FC: Yeah, that loss was very important for me. 

MP:  How did you prepare for this final game. You ended up going with the Petroff, you want to try to keep some chances alive. 

FC: I thought that, statistically, my best chance will be if I should make a draw, because, of course, Karjakin could win, Mamedyarov could win but he’s black against Kramnik — you don’t win this game every day. Ding hasn’t lost a single game. So, I thought that if I drew I would have maybe a 60 or 65% chance, and if I play something crazy then I might have a 60 or 65% chance of losing the game, which would completely ruin it. And I also thought he would play a game, we would get something, and it would be some sort of fight. I mean I didn’t expect him to trade all the pieces off or something, and if he did I wouldn’t be upset. If he makes a draw and somehow I don’t qualify it’s just bad luck. 

MP:  But it seemed to work like a charm actually.  

FC: Yeah, I got a game, and I was comfortable after the opening, and it worked out.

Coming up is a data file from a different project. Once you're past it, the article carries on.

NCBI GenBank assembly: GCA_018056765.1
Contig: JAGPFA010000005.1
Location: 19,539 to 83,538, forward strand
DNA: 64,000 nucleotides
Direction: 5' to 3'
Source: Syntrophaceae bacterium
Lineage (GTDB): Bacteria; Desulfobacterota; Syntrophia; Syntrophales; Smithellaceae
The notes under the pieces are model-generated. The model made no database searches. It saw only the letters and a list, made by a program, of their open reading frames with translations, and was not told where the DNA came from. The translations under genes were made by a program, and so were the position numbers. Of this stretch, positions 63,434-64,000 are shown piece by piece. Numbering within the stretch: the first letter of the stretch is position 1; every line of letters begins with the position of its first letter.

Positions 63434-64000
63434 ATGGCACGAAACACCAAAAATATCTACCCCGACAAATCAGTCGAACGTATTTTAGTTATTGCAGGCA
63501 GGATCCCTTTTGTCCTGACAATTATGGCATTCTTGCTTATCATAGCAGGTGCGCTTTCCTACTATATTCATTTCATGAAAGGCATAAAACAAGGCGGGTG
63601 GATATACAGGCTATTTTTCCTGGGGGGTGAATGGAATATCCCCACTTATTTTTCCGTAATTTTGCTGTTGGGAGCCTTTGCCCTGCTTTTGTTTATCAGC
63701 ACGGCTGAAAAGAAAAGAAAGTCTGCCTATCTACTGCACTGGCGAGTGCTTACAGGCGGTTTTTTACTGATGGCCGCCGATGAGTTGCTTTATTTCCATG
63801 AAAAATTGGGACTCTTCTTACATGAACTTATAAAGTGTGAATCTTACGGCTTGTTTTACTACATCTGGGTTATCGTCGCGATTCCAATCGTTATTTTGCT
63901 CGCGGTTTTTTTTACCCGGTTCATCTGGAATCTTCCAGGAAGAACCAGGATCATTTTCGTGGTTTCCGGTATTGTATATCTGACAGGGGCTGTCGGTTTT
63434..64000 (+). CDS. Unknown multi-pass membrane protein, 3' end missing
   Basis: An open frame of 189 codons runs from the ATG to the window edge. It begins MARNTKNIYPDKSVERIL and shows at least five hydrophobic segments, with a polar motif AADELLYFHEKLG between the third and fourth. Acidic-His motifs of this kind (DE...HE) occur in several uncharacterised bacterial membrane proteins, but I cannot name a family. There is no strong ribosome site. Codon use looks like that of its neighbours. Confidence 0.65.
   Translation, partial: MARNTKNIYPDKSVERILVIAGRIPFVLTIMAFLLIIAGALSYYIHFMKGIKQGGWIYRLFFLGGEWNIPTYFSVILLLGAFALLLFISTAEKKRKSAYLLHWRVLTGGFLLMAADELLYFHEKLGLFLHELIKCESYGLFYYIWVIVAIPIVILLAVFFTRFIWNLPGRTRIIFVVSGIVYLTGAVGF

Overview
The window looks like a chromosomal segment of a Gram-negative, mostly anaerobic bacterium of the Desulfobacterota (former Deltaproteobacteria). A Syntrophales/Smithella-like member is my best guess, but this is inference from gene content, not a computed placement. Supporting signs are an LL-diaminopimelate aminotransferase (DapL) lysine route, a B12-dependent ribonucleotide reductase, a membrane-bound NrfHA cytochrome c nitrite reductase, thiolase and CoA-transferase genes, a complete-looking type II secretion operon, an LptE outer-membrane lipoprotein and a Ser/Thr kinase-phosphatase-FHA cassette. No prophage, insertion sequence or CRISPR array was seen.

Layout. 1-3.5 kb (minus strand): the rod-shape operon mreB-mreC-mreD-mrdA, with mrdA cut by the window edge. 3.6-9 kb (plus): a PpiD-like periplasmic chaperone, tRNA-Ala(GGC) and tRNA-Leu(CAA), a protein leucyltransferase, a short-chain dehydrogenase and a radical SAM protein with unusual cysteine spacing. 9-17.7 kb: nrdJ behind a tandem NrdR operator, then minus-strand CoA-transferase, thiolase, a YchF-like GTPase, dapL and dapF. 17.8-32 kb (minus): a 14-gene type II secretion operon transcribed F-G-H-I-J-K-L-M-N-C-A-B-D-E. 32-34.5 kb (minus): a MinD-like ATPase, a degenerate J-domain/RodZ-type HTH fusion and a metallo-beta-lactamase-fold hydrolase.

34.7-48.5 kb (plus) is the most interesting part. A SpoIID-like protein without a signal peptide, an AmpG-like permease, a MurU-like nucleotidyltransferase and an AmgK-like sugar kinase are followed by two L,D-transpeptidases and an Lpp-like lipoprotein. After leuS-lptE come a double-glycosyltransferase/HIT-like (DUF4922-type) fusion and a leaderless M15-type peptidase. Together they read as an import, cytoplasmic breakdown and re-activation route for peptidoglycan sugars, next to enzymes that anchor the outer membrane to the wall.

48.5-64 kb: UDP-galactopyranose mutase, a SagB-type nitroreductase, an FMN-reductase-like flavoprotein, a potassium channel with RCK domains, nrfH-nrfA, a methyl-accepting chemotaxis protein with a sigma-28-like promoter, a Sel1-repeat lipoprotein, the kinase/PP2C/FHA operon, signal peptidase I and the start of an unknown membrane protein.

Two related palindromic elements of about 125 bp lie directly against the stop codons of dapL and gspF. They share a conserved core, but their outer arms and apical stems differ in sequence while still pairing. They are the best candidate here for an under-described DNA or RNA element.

[At this point, I gestured to the American flag which Caruana had deposited on a chair nearby.]

MP:  I wonder how he had the idea to bring the flag. 

FC: I’ve known that guy for like 18 years or so. He played in the First Saturday tournaments back when I was a kid. I would go to Budapest to play in the First Saturday tournaments and he was there. He was a player, and we played like five games or so. I mean, I don’t know where he got an American flag.

MP:  I guess anywhere you can get an American flag.  

FC: Yeah, he came prepared. 

MP:  But you had no idea. It must have been a funny surprise. 

FC: No, I saw it near the end of the game, I glanced in that direction and I saw a flag, and I was really surprised.

MP:  You had some warning when he’d put it over himself.